The white stuff

Whether you’re skiing the old-fashioned way with parallel skis, snowboarding or cross-country skiing, the effect on your body is the same. It’s hard physical work. ”Skiing can be a very physically demanding sport, requiring good cardiovascular and all-round muscular fitness, to allow you to ski for up to six to eight hours a day,” says Dr Ian Gillam, accredited exercise physiologist and industry development officer for Exercise and Sports Science Australia.

What happens to your body

One of the first things you’ll notice about a professional skier or your instructor (other than their skier’s tan) is their super-toned legs. ”Skiing requires strong thigh (quadriceps and adductor muscles), calf and buttock muscles to control your skis while turning, and absorb the bumps (or moguls) in the snow,” he says. ”Strong quadriceps muscles also provide muscular support to the knee joint to protect it against injury in the event of a fall. Strong abdominal and back muscles are important to maintain the correct alignment of the trunk and upper body while skiing.” Novices will find it particularly demanding as they learn correct techniques. They may also find that their arms and shoulders ache as they walk up the beginners’ slope before learning how to use a ski-lift.

Skiing has big cardiovascular benefits. ”When you ski your heart rate increases, pumping the blood quicker around your body,” Gillam says.

”This increases the amount of nutrients and oxygen to your tissues, as well as helps your body dispose of waste in a more efficient manner.” Skiing, or indeed any activity which elevates your heart rate, means your muscles use more oxygen and blood, which in turn produces more capillaries, allowing your muscles to expand.

”This is why you burn up so many calories when skiing. You need to ensure you eat enough to fuel your activities,” he says.

How to prepare for your ski trip

All that balancing, twisting and falling is hard work on your body, so it’s important to strengthen your body before you hit the slopes.

”Whether it’s a short or long ski holiday, your fitness basic preparations would be the same,” physiotherapist Paul Marshall says.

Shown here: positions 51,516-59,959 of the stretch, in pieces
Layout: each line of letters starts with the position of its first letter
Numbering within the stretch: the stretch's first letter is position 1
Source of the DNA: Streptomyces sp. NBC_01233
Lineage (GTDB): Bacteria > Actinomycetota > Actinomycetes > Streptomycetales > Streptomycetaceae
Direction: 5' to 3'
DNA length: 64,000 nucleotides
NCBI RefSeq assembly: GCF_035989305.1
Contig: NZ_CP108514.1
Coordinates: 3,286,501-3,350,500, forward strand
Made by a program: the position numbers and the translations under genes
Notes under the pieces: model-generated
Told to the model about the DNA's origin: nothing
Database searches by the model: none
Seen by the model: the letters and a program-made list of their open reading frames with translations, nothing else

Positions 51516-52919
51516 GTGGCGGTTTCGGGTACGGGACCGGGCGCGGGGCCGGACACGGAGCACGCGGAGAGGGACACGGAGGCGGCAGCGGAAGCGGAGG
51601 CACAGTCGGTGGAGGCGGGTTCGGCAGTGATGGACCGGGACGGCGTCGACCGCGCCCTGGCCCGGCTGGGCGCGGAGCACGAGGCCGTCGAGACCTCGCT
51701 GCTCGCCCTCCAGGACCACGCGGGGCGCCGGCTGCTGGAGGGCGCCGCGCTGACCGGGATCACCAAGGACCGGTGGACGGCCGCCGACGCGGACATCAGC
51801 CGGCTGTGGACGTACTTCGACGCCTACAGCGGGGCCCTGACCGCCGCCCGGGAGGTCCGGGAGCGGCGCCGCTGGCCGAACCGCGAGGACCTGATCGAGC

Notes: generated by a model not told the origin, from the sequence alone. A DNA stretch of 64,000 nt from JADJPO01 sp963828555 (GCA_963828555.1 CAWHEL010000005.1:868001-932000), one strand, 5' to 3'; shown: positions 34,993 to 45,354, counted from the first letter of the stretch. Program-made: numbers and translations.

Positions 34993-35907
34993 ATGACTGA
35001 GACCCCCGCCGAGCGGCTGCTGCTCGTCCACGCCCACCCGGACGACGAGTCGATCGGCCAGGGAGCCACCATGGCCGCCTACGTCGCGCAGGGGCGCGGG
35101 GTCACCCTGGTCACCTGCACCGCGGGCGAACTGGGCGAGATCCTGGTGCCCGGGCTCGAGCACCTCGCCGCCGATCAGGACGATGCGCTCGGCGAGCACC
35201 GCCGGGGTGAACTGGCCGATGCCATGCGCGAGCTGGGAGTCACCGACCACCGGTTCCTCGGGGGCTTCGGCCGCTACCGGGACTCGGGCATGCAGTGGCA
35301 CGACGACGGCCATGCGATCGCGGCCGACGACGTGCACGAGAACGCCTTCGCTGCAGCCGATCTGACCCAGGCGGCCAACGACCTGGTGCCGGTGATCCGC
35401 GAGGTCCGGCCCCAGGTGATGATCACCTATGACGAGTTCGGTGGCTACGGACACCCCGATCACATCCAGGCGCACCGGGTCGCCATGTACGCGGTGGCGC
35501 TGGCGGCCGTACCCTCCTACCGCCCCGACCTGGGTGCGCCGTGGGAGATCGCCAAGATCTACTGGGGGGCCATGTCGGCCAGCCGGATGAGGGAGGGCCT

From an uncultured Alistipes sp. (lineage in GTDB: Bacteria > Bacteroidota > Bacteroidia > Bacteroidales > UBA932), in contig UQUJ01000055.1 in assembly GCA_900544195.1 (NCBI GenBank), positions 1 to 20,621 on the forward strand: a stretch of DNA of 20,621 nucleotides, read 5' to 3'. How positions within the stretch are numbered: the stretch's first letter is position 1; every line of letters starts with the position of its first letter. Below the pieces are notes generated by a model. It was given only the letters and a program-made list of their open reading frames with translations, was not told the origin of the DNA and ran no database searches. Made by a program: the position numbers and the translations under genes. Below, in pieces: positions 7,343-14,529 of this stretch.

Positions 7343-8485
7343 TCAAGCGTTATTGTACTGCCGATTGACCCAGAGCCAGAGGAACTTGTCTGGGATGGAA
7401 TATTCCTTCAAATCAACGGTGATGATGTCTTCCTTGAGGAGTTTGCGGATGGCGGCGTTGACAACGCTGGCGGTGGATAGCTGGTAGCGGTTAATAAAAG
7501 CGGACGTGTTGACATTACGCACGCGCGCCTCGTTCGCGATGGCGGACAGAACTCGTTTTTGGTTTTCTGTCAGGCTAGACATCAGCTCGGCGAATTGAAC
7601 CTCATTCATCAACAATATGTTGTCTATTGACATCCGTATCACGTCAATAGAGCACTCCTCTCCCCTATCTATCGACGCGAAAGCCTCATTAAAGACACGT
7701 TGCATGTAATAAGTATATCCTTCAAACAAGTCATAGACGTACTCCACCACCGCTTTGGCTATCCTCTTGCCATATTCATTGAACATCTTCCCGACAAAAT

Marshall recommends endurance training such as running, cycling and swimming, for 30 minutes to an hour three to five times a week. ”You need to begin at least six weeks before heading off on your holiday.”

If you’re not fit enough to last for hours on the slopes, you’ll be more likely to fall or injure yourself. ”As you flag, muscles become tighter and lactic acid builds up,” he says. ”With repeated runs, and skiing on consecutive days, your risk of muscle strain would also significantly increase.”

Leg strength is important. ”You can do these at home,” Marshall says.

”Try squats, lunges, hamstring curls, calf raises or wall sits.

”To strengthen arms, do some light weights with your arms and some planks to strengthen your core.”

Avoiding injury

American College of Sports Medicine statistics show 75 per cent to 85 per cent of skiing injuries are caused from falling, and you’re twice as likely to injure your lower limbs than upper body.

”Make sure that you warm up and cool down before and after skiing, including after taking prolonged breaks. Most importantly, listen to your body. If pain persists, or gets worse, stop skiing and seek some treatment or advice. Follow the standard procedure to treat minor sprains and strains: rest, ice, compression, elevation,” Marshall says. ”Research has clearly shown that tired, unfit skiers are more likely to fall and sustain an injury that those who are well-conditioned,” Gillam says. ”The incidence of falls is also greater at the end of the day when skiers are fatigued, so trying to do the last run of the day when you are already tired may not be such a good idea.”

Safety first

Try before you buy. Hire good-quality ski clothing, which should include some waterproof ski pants (you will spend a lot of time sitting in snow), waterproof parka, gloves and hat. Quality sunglasses are also essential. Hire your skis, boots and poles on the mountain as you’ll be able to swap or get adjustments more easily.

”Ski boots must fit well; too tight and they will be very uncomfortable, crush your feet and potentially cause numbness in the toes. Boots that are too loose will reduce the ‘connectivity’ of the boot to the ski, resulting in a loss of edge control of the skis,” Gillam says. Lessons are vital to learn the skills that will make skiing safer and enjoyable.

The original release of this article first appeared on the website of Hangzhou Night Net.